We will advance our work with law enforcement agencies to clamp down on bribery and corruption, which have a parasitic effect on many economies. DFID support to the Metropolitan police has already led to the recovery of £20 million of assets and the freezing of £131 million of assets. We will now triple our investment in these efforts, supporting the Serious Organised Crime Agency and the Crown Prosecution Service, and helping the Met to pursue more investigations across more countries.

The scale of the economic crisis and its impact on the developing world is now clear, but climate change presents, if anything, an even greater long-term threat to the prospects of alleviating poverty in the developing world. Two weeks ago, my right hon. Friend the Prime Minister and my right hon. Friend the Secretary of State for Energy and Climate Change launched the UK’s Copenhagen manifesto, setting out our detailed proposals for an ambitious deal in Copenhagen at the end of the year.

This White Paper will ensure that new and additional finance is made available, over and above our aid commitment to reach 0.7 per cent. of gross national income. We will also increase our investment in helping developing countries to mitigate and adapt to climate change, but set a limit of up to 10 per cent. of official development assistance.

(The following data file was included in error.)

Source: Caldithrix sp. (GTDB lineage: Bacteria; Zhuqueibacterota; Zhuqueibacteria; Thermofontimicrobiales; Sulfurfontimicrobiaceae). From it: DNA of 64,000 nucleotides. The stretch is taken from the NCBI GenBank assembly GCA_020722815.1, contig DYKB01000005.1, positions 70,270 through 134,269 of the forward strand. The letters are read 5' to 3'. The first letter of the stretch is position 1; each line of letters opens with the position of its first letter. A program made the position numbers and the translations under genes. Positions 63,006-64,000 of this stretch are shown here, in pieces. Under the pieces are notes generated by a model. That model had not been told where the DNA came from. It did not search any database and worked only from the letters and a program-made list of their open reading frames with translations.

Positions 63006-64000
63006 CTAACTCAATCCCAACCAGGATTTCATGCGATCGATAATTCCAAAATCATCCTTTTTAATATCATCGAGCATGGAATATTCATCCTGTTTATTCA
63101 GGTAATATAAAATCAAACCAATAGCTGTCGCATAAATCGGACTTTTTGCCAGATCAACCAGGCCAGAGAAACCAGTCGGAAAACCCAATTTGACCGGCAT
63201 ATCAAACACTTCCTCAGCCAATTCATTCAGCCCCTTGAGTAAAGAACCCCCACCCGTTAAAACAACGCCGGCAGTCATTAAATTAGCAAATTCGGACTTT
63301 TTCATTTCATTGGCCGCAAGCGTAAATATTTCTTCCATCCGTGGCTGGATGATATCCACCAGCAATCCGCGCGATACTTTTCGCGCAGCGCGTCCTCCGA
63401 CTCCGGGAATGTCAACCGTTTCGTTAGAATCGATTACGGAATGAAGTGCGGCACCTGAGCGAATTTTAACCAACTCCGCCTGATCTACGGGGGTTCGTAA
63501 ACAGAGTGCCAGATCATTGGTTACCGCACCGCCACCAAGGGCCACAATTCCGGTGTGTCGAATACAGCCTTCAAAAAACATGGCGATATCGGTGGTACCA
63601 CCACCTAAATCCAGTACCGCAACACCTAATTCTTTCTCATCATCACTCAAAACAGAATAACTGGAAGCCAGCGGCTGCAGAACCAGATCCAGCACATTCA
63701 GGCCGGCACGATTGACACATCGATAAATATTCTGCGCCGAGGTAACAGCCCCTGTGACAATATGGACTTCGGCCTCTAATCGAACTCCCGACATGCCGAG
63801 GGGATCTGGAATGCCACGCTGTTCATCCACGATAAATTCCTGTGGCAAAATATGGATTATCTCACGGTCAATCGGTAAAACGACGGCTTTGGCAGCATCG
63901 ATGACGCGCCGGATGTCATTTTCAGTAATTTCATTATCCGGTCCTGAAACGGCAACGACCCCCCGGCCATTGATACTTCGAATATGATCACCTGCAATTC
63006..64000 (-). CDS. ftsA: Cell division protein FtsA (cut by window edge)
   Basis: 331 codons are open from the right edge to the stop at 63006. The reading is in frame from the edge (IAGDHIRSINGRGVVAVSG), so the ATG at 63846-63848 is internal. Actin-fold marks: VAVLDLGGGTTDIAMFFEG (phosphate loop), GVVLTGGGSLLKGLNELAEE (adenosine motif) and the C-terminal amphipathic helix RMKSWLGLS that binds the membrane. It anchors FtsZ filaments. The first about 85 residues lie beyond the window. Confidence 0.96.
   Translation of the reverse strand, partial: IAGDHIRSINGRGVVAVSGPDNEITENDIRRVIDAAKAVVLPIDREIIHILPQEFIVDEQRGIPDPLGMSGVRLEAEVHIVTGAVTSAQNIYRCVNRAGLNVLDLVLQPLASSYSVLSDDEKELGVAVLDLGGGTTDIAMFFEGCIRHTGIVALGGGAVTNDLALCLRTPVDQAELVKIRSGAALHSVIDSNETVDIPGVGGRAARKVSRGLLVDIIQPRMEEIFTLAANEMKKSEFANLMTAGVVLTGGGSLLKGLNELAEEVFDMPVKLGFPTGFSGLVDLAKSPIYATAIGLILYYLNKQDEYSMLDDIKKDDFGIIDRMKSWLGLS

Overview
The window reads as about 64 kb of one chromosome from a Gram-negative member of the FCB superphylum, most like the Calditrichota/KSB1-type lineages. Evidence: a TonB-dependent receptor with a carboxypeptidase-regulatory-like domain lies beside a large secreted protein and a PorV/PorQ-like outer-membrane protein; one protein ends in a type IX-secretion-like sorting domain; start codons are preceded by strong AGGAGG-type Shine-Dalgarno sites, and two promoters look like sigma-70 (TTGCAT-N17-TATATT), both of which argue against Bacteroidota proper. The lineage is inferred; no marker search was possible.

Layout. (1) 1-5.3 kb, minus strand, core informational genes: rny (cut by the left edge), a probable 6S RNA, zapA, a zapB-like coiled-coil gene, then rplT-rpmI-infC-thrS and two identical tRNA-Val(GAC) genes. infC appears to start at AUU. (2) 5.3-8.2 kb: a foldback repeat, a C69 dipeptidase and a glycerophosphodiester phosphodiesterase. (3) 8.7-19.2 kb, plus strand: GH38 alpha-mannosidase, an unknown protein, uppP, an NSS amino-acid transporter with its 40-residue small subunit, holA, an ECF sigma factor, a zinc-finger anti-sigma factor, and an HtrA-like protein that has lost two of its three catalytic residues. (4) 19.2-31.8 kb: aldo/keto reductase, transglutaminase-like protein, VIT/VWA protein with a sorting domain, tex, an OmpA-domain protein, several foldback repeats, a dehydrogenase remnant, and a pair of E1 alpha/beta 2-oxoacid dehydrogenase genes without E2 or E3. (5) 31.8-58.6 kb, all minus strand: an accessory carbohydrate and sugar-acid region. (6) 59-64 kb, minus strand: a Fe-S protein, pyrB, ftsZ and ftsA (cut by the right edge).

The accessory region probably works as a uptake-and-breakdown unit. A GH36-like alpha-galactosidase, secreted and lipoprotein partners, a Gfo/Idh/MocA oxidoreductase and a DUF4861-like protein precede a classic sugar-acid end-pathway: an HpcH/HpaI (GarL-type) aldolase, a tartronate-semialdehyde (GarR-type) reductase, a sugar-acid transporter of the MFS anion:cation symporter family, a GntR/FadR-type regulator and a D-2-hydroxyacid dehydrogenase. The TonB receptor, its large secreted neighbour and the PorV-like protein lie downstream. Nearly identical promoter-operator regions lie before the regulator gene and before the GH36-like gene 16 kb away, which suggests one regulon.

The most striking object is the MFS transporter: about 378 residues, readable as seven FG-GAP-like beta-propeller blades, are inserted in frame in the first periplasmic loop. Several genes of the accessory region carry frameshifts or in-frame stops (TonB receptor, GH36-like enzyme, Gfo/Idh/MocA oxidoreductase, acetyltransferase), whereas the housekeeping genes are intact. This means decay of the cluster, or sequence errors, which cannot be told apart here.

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We will also give countries practical support to help in that process of adaptation, including by supporting the world-renowned Hadley Centre to model the effects of climate change in developing countries. We will also encourage low carbon development by investing in clean technology and tackling avoidable deforestation.

Alongside the climate and financial crises, the third great threat to continued progress in reducing global poverty is the continuing and enduring level of conflict and state fragility. One third of the world’s poorest people live in conflict-affected or fragile countries. Half of all children who die before their fifth birthday live in such places. If we are to make further progress towards meeting the millennium development goals, we must work differently in those countries and directly address the causes of war and weak government. Half of all our new bilateral aid will go to fragile and conflict-affected countries. We will place security and justice alongside other basic services—tripling spending on those areas and addressing violence against women in particular as a priority. We will also create jobs, benefiting 7.5 million people in five fragile countries by 2013. In all fragile countries, we will help to develop joint strategies with our colleagues in the Foreign Office and the Ministry of Defence. Internationally, we will press for the United Nations, the World Bank and the European Union to provide rapid assistance in the aftermath of conflict.

It is increasingly clear that global challenges demand global solutions. If we want to make real progress in solving the economic crisis, the climate crisis and the persistence of ongoing conflict, we will need to work more, not less, through the international system. But if international institutions are to live up to these new responsibilities, they must become more accountable, more responsive to and more able to address current challenges, and more representative of all their constituents.